The Center for Historic Preservation partially funded Chris Young’s (’11) trip to the Saving Places Conference in Denver, Colorado. The following are his thoughts from the conference:
At the beginning of February, I was granted the opportunity to speak at the 2011 Saving Places Conference in Denver, Colorado. I received my invitation over winter break and within hours, I accepted and finalized my plans for the trip. My email invitation included the words Colorado and historic preservation within the same sentence. It was an easy decision and I knew this was an opportunity I couldn’t resist. Despite brief notification, Colorado Preservation Inc and the Center for Historic Preservation at UMW agreed to support my trip. So, before I knew it, I was en route to Denver and headed to present at one of the largest preservation conferences in the country.
The 2011 Saving Places Conference was hosted by Colorado Preservation Inc, a private nonprofit, statewide historic preservation organization. Similar to the National Trust for Historic Preservation conference, the CPI conference spanned several days and featured educational preservation sessions that included a slew of topics relating to the conference’s theme. The focus for this conference was Exploring the Benefits of Preservation.
Amy Cole, Senior Program Officer for the National Trust for Historic Preservation in Denver and alumnus to Mary Washington invited me to speak with her during the session entitled “It Should be Higher Learning! Saving Historic College Campuses.” During the hour-long session, Ms. Cole and I talked about one case study in particular: the University of Mary Washington campus.
As many of you may already know, the Master Plan draft for UMW’s campus recently garnered criticisms from alumni, students and many professionals in the field of historic preservation. This negative reaction was based on the plan’s proposed building projects. Ms. Cole and I spoke about the preservation concerns at UMW and presented slides, which showed some of the current alterations to campus. Many in the audience remarked about similar projects at other colleges and universities and spoke about the loss of some of those schools’ defining features.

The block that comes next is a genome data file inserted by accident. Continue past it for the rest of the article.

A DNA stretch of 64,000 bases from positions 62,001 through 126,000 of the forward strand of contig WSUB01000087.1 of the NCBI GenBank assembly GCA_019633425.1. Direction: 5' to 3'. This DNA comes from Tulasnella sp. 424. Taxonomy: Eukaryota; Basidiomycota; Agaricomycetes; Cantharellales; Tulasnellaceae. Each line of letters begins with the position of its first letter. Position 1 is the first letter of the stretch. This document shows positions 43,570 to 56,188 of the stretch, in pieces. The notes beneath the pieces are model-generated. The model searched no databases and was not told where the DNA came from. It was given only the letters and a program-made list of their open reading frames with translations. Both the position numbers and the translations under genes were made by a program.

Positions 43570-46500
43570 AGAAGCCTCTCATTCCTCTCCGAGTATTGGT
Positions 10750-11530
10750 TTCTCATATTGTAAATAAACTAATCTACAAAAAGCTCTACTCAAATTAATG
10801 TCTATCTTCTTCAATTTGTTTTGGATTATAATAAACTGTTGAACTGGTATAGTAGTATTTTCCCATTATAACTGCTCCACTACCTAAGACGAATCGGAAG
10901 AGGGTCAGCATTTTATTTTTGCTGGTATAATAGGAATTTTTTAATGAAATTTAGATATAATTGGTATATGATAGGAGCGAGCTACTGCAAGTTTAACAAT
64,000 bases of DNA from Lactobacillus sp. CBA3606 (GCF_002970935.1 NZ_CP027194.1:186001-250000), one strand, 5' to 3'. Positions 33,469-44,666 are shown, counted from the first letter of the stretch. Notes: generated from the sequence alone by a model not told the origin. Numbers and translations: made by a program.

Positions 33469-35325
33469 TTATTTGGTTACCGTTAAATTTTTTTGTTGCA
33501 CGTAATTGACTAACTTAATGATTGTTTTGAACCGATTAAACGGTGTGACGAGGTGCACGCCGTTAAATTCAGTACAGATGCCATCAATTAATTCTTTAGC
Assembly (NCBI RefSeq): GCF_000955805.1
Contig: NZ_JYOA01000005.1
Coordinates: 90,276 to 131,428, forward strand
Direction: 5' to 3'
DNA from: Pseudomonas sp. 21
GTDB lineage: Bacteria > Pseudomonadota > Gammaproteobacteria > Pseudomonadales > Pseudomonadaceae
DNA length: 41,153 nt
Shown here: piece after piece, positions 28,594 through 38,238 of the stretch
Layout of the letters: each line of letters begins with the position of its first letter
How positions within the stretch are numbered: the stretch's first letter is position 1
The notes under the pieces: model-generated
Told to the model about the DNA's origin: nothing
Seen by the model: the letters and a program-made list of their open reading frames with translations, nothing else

However, in light of the efforts the student-run group, “Save Our School” and the outpouring of alumni support, the administration at UMW has decided to create a Preservation Planning Steering Committee with the goal of adopting a “University Preservation Plan.” As a student, and a member of the SOS group, it was uplifting for me to talk at the conference about the new, open dialogue the administration has forged with the historic preservation department.
Many of the educational sessions I attended at the conference featured speakers who highlighted preservation projects in the neighborhood or city where they live or work. Most of the projects spanned many years and required a deep personal investment. I could sense the projects were taxing, tiresome, and difficult, but I could also tell by the pervasive enthusiasm of all the speakers, the process was rewarding and stimulating. Most jobs, by definition, are laborious and time consuming, but I got the sense preservation jobs are different. The presentations predominantly started with pictures of dilapidated and neglected buildings whose heyday had long since passed. At the end, the slides showed pictures of theatres, schools, commercial blocks, and homes, which were rehabilitated and retrofitted for the 21st century. Despite the seemingly cumbersome process, the hard work yields marked and tangible improvements to the structures, which will benefit the community and preserve its architectural identity. I subsequently believe the satisfaction in working with preservation projects is fulfilling and enduring.
As an undergraduate, I find myself lucky to be involved with preservation projects on campus and already harbor a strong connection to the work and buildings. The conference was a great opportunity to learn about diverse preservation projects and also share about my experiences at UMW. I left the conference with a Denver T-shirt, countless architectural pamphlets, and a heightened appreciation for historic preservation. I couldn’t ask for more.
Chris Young ’11